If it's crap ... We'll tell you
If you've been around long enough to remember what gaming was like on the original PlayStation, you'll recall a time when many games were basic adventure brawlers. Think of the original Tomb Raider. Lara Croft would move boulders around, jump into gun fights, and spend time pulling levers to open doors and avoid obstacles. Many developers saw the sweeping success of that title, and followed up with title after title of their own that followed the same sort of mechanics, for better or worse. There were dozens of games that involved pushing square blocks onto floor levers that opened doors, and filling rooms with water so you could swim to a higher platform. The PlayStation One days saw a lot of this style of play.
After awhile, gamers appetite for such titles ebbed as they searched for new experiences on their platform of choice, and the adventure brawler title faded into obscurity. Majin and the Forsaken Kingdom brings back that old school gaming feel, for better or worse, and does so in a gorgeous package of high definition graphics and tight game play mechanics with a decent story line that is plagued with some shoddy voice acting and areas with uninspired puzzles mixed in with an abundance of clever ones.
Majin are giant golem like creatures that like to eat a lot, sleep alot, and also happen to be really powerful. Unfortunately, the one Majin still left to help the world from the powers of darkness is trapped inside a fortress and you have to go find him. You play the role of Tepeu, a thief who rescues (Unless you completely suck at video games and can't manage the first chapter of the game) the Majin. Together, you form a team to battle through the puzzles and darkness, much like every other adventure brawler. Except in this case, the power of darkness is REALLY the power of darkness, and the monsters are actually darkness incarnate. Imagine a creature made of tar, that's the darkness creature.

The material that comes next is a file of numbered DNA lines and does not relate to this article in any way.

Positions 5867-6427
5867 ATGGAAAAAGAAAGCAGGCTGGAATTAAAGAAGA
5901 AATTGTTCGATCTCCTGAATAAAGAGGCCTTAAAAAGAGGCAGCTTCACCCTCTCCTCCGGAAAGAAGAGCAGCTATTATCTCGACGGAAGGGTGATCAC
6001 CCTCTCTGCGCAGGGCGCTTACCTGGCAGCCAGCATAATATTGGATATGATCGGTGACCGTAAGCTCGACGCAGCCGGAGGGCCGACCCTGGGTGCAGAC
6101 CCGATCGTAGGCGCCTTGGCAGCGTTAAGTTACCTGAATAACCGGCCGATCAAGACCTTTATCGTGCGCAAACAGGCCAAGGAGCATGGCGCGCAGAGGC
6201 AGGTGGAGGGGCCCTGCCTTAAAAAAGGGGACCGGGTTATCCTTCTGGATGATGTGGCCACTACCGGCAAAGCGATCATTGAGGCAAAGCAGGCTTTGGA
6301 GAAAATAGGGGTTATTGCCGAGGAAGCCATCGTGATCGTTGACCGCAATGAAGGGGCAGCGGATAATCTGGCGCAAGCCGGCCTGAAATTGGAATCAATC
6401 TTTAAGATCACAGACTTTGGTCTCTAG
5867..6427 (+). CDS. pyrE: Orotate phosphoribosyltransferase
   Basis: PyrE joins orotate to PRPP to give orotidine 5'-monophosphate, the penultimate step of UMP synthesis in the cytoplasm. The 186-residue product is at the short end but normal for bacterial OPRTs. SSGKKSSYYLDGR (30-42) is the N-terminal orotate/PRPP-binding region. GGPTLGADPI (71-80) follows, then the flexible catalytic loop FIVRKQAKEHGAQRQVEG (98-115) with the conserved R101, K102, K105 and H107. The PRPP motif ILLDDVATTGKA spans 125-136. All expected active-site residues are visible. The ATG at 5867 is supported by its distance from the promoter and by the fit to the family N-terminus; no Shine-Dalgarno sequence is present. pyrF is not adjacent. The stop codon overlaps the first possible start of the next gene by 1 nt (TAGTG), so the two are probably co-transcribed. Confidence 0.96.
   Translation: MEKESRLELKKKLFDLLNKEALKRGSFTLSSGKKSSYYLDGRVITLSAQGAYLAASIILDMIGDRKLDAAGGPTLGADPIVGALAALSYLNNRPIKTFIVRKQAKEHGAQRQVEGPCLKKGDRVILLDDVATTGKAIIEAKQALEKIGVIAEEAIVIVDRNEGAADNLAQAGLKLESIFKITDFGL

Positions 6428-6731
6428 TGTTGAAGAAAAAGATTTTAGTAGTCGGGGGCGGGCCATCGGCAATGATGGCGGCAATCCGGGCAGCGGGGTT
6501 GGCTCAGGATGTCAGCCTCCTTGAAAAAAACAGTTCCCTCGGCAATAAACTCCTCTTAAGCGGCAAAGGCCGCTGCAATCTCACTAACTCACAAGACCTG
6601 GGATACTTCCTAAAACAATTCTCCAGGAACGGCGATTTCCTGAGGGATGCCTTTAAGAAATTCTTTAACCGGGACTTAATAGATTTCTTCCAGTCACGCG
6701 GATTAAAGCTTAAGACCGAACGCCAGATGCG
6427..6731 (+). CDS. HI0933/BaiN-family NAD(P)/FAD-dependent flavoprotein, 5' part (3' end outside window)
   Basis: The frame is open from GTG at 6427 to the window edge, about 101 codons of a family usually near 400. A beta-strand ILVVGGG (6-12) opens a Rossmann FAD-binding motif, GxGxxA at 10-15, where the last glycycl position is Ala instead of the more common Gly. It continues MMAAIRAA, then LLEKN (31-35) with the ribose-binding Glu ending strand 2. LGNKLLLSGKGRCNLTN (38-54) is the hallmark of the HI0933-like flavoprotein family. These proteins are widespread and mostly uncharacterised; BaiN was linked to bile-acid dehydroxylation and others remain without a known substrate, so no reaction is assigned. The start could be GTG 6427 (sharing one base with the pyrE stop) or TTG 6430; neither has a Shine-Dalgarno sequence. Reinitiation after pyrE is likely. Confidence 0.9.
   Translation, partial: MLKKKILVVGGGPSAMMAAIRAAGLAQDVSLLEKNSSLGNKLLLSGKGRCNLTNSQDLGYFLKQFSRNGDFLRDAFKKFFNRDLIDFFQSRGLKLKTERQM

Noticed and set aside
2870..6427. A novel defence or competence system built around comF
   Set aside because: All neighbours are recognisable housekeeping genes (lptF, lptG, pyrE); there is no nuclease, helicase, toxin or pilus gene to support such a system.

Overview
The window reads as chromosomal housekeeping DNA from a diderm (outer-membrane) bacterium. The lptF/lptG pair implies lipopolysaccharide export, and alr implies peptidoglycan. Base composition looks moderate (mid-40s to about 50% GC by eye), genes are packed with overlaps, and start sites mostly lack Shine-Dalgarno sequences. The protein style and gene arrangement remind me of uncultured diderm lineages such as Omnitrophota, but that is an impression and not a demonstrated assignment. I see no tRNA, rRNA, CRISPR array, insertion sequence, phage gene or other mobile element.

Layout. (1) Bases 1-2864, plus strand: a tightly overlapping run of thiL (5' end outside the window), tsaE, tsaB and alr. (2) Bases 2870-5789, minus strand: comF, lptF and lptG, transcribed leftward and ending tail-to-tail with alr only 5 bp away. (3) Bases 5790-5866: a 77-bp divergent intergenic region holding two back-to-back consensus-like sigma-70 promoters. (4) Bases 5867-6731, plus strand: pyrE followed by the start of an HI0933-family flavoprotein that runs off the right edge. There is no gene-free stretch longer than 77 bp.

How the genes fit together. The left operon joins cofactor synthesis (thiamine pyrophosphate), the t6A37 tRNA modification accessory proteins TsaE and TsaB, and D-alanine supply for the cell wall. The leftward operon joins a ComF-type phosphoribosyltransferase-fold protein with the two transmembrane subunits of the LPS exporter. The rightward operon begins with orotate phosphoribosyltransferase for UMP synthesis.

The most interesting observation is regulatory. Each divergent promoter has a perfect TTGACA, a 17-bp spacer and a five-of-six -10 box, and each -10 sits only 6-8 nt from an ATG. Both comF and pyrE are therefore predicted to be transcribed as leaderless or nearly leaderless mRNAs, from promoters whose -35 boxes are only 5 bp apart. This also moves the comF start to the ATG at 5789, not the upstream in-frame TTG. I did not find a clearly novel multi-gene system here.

Eventually the competition gets more difficult as the creatures become tougher, and you have to deliver some food to the Majin to keep his health up. The animals, unfortunately, just become useless things like birds and sea otters that couldn't defeat a teddy bear army let alone the power of darkness. Majin also gets tougher and employs more powers as the game continues and the story unfolds. This is a game that takes awhile to get going, but can be satisfying if you're patient enough to wait through all the training like moments. The voice acting can really turn off a more picky gamer, especially in the opening chapter of the game. My best advice to you, is to stick with it, it pays off.
The bad part about this game, is that the Majin is required to kill everything in the game. You can help, but you can never really kill anything on your own. So you're basically just there for some moral support, to give the Majin commands, and to open doors and figure out puzzles for him. Combat is mainly you helping out, but staying out of the way at the same time. That isn't to say you just run away from the happenings in battle. You are involved, it's just that you never get the satisfaction of killing off an enemy on your own, it always requires the Majin to be there.
I've never been a fan of games that I watch things happen in. If there is to be combat, I want to be in the combat, not watching it unfold. For that, I could pop in a movie and watch Bruce Willis run around firing slugs into Wilford Brimley. But with Majin, I am little more than a helpful assistant and so the game loses some points from me on that. At times I felt a little bored with what was happening. Never a good sign with a full priced title.
Still, the game looks nice, and Bandai apparently realized that the game might not be worth a full $60, especially during this holiday time, and launched it at a very appealing $39.99 price point.
With a price like that, and the look of this game being so strikingly good, it's a great deal. Yes, it's not going to be something new and revolutionary in terms of game play. But neither was Black Ops and still 40 million people bought it. Instead, what you have here is a return to classic adventure brawl game play in a nice affordable package with hours and hours of game play and a satisfying story. It may seem a bit "kiddy" at times, but the T rating is there for a reason. (Though I doubt anyone would deny their 11 year old a play, as it's nothing that shocking going on here.)
At $39.99, it's worth a full price purchase. If you have doubts, pick it up as a rental, and play it for more than the first chapter to get a feel for the whole game. My guess is, you'll probably find it cheaper even in the wild, and so for this price, it's worth getting.